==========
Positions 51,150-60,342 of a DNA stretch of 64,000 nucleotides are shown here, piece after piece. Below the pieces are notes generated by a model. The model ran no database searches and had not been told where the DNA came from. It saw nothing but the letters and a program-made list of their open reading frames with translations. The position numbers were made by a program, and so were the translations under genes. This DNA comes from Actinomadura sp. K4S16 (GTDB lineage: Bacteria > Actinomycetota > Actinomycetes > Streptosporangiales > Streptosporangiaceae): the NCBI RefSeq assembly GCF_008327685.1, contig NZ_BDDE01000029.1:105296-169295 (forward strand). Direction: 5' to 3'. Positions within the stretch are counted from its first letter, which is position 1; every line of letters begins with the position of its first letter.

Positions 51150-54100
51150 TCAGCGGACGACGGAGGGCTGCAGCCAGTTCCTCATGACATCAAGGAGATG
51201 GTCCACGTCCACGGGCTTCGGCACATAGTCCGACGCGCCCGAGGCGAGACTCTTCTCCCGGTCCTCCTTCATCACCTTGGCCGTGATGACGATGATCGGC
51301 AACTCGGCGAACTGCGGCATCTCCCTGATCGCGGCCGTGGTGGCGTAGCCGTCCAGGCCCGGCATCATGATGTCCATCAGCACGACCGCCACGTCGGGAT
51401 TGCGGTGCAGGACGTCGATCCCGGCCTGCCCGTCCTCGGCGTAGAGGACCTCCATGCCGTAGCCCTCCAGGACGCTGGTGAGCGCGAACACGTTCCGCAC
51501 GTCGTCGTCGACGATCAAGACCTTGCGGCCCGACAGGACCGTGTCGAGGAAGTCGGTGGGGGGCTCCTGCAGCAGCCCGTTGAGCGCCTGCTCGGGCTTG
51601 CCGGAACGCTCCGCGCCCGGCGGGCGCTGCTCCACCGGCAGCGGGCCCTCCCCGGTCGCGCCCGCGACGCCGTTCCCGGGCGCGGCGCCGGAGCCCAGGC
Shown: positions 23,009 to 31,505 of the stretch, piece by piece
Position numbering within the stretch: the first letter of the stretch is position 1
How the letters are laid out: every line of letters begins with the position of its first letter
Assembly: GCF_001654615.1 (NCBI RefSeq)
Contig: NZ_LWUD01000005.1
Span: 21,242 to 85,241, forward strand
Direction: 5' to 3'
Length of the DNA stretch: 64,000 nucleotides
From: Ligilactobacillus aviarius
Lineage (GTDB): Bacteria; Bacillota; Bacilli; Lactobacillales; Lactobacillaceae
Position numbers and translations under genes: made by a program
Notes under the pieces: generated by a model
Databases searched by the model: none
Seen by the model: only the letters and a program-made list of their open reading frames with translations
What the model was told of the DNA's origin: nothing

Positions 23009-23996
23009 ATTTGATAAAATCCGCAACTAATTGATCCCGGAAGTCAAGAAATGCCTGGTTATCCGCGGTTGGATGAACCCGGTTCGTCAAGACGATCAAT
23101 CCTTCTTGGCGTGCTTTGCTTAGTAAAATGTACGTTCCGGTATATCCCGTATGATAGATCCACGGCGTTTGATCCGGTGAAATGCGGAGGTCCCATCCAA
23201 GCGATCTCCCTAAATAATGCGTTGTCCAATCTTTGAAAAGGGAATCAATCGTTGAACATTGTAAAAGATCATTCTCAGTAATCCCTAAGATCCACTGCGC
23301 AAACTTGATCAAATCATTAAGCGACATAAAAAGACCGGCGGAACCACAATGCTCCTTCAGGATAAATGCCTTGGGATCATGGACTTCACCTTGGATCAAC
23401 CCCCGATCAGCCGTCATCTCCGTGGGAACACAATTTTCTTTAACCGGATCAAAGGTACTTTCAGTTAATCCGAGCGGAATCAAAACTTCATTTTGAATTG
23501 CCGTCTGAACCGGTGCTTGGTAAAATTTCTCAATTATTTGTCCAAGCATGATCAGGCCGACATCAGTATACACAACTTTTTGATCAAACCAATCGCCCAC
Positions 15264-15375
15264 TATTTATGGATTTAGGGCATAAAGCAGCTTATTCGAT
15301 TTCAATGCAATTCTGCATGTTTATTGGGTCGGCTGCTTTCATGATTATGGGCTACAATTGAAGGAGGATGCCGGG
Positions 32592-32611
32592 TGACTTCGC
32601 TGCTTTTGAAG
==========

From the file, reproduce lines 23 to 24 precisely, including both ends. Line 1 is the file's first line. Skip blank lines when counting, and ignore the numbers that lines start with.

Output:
What the model was told of the DNA's origin: nothing

Positions 23009-23996